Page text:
NIT Andhra develops nanoparticle-powered food packaging materials

Experimenters at the National Institute of Technology (NIT) Andhra Pradesh have created nanotechnology-based food packaging materials that improve shelf-life, sustain quality, maintain flavor and color of packed food materials.

Nanoparticle-based materials show a more significant advantage over traditional and non-biodegradable packing materials by improving the functional properties of foodstuffs, such as bio-availability, taste, and texture.

In the paper, issued in the peer-reviewed Journal of European Food Research and Technology, the group highlighted the role of nanoparticles to deliver mechanical stability to the packing material and demonstrated how the nano-sensors could be created to detect pathogens, contamination, pesticides, and allergens and improve the antimicrobial properties of packing material to prevent food spoilage and contamination.

“In extra to this, the function of inorganic nanoparticles in food preservation is to boost shelf-life and release of antioxidants shielding the food from toxic ultraviolet radiations. The analysis also concerns the food safety factors related to nanomaterials and pursues eco-friendly practices such as correct labeling on the food articles, following safety regulation for dumping, to complete cytotoxic studies on humans and animals,” said Dr. Tingirikari Jagan Mohan Rao, Assistant Professor, Department of Biotechnology, NIT Andhra Pradesh, in a statement.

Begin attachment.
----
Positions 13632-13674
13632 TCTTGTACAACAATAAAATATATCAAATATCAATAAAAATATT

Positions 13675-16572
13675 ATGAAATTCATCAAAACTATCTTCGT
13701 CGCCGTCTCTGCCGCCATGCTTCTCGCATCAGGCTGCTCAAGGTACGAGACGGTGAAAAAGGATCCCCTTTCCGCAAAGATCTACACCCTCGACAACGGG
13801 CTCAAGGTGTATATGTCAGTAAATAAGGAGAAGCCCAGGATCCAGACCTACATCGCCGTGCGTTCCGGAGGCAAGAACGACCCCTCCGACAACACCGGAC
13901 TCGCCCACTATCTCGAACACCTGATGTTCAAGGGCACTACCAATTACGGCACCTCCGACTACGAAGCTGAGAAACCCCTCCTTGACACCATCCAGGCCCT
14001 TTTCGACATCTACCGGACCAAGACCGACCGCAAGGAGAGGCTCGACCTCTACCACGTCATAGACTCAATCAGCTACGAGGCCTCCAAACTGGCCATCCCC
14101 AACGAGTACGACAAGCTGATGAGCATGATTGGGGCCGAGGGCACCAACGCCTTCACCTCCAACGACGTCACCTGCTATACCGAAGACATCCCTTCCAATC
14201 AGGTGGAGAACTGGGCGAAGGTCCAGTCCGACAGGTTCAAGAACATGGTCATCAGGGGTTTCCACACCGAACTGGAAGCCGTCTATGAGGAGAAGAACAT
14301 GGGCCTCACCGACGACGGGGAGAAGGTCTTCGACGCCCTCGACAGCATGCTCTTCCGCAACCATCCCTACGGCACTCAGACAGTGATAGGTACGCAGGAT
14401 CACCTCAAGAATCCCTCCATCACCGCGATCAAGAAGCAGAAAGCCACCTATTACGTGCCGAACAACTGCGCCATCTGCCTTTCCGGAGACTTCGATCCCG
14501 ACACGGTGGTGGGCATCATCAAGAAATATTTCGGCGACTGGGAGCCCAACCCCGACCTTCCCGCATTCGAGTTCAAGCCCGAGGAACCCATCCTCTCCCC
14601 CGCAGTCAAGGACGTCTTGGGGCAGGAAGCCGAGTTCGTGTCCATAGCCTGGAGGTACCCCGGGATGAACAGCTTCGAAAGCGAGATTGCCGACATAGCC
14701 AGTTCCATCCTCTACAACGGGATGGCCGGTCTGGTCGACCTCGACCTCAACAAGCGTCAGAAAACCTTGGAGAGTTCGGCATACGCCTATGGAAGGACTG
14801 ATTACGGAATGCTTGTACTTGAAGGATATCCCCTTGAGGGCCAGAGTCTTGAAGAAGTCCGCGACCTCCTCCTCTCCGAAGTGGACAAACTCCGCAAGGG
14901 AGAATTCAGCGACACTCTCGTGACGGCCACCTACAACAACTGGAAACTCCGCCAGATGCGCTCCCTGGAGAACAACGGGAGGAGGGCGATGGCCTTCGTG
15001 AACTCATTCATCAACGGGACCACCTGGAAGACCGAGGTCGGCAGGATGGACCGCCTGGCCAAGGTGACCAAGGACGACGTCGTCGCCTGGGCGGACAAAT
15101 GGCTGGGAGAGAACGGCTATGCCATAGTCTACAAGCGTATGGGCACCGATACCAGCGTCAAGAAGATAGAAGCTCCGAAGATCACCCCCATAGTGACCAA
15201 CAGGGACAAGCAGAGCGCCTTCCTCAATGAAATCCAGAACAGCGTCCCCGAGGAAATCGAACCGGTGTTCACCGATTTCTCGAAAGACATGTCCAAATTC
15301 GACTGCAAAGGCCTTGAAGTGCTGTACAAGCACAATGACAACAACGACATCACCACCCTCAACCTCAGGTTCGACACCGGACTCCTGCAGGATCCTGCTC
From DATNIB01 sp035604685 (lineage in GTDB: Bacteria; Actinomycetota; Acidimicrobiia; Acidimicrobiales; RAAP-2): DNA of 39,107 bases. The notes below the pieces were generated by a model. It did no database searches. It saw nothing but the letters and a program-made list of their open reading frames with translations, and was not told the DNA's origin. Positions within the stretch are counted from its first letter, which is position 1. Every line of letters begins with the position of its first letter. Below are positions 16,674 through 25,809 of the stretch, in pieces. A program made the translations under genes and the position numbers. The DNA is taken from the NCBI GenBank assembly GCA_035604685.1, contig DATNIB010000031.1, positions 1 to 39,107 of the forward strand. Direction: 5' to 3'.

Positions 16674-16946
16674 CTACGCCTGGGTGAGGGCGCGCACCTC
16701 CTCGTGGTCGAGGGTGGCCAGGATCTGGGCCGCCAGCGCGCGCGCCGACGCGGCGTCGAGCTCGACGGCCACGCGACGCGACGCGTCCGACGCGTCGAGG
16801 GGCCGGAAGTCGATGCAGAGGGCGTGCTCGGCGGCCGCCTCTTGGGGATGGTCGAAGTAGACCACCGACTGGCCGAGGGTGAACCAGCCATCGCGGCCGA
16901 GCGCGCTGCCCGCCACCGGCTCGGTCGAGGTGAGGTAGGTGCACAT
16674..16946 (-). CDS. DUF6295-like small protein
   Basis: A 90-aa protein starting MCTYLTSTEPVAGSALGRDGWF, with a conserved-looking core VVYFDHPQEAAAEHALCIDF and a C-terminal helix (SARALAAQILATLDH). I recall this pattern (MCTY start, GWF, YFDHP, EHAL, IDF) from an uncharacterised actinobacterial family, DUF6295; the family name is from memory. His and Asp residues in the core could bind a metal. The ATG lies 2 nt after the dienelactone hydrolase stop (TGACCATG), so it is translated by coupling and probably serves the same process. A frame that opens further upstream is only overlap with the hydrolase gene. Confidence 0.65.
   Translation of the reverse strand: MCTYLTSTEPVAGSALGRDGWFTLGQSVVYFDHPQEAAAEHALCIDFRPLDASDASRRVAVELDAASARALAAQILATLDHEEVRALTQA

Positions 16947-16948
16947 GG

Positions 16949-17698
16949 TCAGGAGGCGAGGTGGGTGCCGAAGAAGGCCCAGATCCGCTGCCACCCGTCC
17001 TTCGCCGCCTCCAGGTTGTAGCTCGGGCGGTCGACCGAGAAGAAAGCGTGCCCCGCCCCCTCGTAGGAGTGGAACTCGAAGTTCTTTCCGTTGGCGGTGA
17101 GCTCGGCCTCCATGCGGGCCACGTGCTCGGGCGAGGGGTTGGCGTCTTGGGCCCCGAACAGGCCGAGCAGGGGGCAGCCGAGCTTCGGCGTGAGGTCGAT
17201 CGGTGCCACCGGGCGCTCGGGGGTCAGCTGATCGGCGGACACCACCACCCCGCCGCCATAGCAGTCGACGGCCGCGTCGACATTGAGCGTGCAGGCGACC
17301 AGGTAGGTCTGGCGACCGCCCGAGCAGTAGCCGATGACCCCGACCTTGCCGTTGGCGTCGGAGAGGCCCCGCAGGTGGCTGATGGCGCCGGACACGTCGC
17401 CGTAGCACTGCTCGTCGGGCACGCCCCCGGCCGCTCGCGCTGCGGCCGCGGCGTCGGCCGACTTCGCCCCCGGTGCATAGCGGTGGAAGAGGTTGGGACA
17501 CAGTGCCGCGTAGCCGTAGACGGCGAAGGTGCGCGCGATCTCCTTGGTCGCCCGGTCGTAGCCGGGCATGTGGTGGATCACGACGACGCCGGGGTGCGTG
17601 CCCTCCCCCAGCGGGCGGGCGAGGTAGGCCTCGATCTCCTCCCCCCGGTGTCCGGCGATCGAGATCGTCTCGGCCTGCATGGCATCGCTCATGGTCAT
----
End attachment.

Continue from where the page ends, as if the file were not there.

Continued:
Further, the paper also examined the function of various government agents in managing the safety issues, getting the legislation and regulations on the use and application of nanomaterials.

It emphasizes how bio-based polymers can be mixed with nanoparticles to make more efficient and effective packing materials.

 “Very less amount of work has been done to evaluate the toxic effects of nanoparticles on mammalian cells under in-vivo conditions. Inorganic nanoparticles are insoluble and pose a great challenge of bioaccumulation in human cells, which may cause biotoxicity on a longer run, thus, hampering its use in the food processing industry,” said Dr. Punuri Jayasekhar Babu, Pachhunga University College, Mizoram University, in the statement.

Nanotechnology is an emerging area of investigation. Its application is increasing day by day in various sectors, including food and agriculture, due to its comprehensive physical, chemical, and biological properties functionalized with several biomolecules to enhance the properties of packing and storage materials.

Nanotechnology applications at the global level are estimated to be around $3 trillion.

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Vihaan Nagal

संवेष्टन अभियान्ता | Packaging Engineer | Verpackung Ingenieur *Free time blogger *Believe in packaging reform (say naa to orthodox packaging) My life lies between degradable and non-degradable material.

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